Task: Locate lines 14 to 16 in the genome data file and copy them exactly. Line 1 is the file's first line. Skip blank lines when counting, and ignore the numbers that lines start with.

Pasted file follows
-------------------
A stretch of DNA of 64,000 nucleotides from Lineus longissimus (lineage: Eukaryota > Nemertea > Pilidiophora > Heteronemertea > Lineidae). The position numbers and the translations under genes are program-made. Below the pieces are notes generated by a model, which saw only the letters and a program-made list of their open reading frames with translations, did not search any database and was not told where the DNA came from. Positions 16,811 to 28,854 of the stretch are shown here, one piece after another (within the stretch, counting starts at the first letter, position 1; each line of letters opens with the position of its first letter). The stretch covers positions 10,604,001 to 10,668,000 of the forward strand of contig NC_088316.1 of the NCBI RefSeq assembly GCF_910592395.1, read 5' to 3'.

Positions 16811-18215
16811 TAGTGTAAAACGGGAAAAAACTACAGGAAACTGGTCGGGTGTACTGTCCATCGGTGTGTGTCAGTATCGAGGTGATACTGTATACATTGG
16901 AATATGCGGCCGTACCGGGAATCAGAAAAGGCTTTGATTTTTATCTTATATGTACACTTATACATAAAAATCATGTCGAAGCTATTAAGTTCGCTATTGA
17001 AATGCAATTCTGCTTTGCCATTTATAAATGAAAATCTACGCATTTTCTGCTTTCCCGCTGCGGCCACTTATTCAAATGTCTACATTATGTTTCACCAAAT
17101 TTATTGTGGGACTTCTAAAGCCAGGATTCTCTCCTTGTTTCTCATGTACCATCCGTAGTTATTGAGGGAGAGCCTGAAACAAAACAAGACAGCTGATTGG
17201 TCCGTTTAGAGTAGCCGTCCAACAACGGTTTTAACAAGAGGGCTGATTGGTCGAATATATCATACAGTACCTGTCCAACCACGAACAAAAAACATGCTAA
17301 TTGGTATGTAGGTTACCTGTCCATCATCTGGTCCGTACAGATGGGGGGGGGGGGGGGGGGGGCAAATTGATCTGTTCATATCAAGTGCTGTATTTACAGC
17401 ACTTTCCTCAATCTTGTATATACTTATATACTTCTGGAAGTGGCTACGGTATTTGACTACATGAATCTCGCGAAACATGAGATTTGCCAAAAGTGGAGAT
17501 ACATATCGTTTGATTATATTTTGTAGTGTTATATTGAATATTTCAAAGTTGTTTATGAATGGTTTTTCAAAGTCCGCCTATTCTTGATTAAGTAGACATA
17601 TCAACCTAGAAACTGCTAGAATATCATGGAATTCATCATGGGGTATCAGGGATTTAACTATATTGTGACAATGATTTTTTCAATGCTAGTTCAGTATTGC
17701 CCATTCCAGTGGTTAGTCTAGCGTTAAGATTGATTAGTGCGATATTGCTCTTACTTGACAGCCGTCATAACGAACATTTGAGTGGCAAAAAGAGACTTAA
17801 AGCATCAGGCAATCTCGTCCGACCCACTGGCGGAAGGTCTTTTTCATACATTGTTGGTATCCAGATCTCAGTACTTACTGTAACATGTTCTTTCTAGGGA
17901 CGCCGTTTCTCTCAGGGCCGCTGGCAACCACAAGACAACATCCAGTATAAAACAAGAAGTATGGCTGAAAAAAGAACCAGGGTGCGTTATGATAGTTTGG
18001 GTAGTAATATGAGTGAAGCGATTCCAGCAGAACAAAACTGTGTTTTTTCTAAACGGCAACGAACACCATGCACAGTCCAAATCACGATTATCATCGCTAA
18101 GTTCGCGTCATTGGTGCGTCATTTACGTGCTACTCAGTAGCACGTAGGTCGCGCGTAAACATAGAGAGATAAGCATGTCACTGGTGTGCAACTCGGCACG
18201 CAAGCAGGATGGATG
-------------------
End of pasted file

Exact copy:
17901 CGCCGTTTCTCTCAGGGCCGCTGGCAACCACAAGACAACATCCAGTATAAAACAAGAAGTATGGCTGAAAAAAGAACCAGGGTGCGTTATGATAGTTTGG
18001 GTAGTAATATGAGTGAAGCGATTCCAGCAGAACAAAACTGTGTTTTTTCTAAACGGCAACGAACACCATGCACAGTCCAAATCACGATTATCATCGCTAA
18101 GTTCGCGTCATTGGTGCGTCATTTACGTGCTACTCAGTAGCACGTAGGTCGCGCGTAAACATAGAGAGATAAGCATGTCACTGGTGTGCAACTCGGCACG